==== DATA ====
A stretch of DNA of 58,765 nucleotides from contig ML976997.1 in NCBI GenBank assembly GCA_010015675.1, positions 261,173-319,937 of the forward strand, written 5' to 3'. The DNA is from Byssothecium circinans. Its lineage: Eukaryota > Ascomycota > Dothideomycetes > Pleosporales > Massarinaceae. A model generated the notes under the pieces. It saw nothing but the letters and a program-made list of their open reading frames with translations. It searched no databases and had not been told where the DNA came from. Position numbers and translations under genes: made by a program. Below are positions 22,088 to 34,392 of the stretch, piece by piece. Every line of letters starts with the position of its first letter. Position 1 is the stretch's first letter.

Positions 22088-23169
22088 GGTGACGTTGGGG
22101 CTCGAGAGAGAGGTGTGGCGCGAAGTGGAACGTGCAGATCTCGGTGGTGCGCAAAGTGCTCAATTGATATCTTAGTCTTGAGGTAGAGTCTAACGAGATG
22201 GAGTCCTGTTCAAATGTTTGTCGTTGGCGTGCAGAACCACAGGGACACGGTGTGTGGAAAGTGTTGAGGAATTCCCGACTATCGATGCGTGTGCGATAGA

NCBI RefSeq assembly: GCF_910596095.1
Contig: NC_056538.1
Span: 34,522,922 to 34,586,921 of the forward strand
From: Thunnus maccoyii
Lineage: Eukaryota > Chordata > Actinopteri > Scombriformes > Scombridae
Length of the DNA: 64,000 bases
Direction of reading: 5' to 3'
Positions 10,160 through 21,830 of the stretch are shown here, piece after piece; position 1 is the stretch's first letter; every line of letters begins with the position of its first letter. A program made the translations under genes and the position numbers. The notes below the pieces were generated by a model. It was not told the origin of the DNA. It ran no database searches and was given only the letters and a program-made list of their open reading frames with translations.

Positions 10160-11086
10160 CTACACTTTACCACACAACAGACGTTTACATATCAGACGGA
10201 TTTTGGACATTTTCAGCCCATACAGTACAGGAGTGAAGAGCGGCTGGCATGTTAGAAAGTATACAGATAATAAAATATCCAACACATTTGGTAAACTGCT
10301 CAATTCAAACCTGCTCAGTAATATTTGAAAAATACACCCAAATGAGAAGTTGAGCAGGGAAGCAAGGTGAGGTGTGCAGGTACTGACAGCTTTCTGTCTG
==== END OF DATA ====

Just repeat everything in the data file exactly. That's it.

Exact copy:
A stretch of DNA of 58,765 nucleotides from contig ML976997.1 in NCBI GenBank assembly GCA_010015675.1, positions 261,173-319,937 of the forward strand, written 5' to 3'. The DNA is from Byssothecium circinans. Its lineage: Eukaryota > Ascomycota > Dothideomycetes > Pleosporales > Massarinaceae. A model generated the notes under the pieces. It saw nothing but the letters and a program-made list of their open reading frames with translations. It searched no databases and had not been told where the DNA came from. Position numbers and translations under genes: made by a program. Below are positions 22,088 to 34,392 of the stretch, piece by piece. Every line of letters starts with the position of its first letter. Position 1 is the stretch's first letter.

Positions 22088-23169
22088 GGTGACGTTGGGG
22101 CTCGAGAGAGAGGTGTGGCGCGAAGTGGAACGTGCAGATCTCGGTGGTGCGCAAAGTGCTCAATTGATATCTTAGTCTTGAGGTAGAGTCTAACGAGATG
22201 GAGTCCTGTTCAAATGTTTGTCGTTGGCGTGCAGAACCACAGGGACACGGTGTGTGGAAAGTGTTGAGGAATTCCCGACTATCGATGCGTGTGCGATAGA

NCBI RefSeq assembly: GCF_910596095.1
Contig: NC_056538.1
Span: 34,522,922 to 34,586,921 of the forward strand
From: Thunnus maccoyii
Lineage: Eukaryota > Chordata > Actinopteri > Scombriformes > Scombridae
Length of the DNA: 64,000 bases
Direction of reading: 5' to 3'
Positions 10,160 through 21,830 of the stretch are shown here, piece after piece; position 1 is the stretch's first letter; every line of letters begins with the position of its first letter. A program made the translations under genes and the position numbers. The notes below the pieces were generated by a model. It was not told the origin of the DNA. It ran no database searches and was given only the letters and a program-made list of their open reading frames with translations.

Positions 10160-11086
10160 CTACACTTTACCACACAACAGACGTTTACATATCAGACGGA
10201 TTTTGGACATTTTCAGCCCATACAGTACAGGAGTGAAGAGCGGCTGGCATGTTAGAAAGTATACAGATAATAAAATATCCAACACATTTGGTAAACTGCT
10301 CAATTCAAACCTGCTCAGTAATATTTGAAAAATACACCCAAATGAGAAGTTGAGCAGGGAAGCAAGGTGAGGTGTGCAGGTACTGACAGCTTTCTGTCTG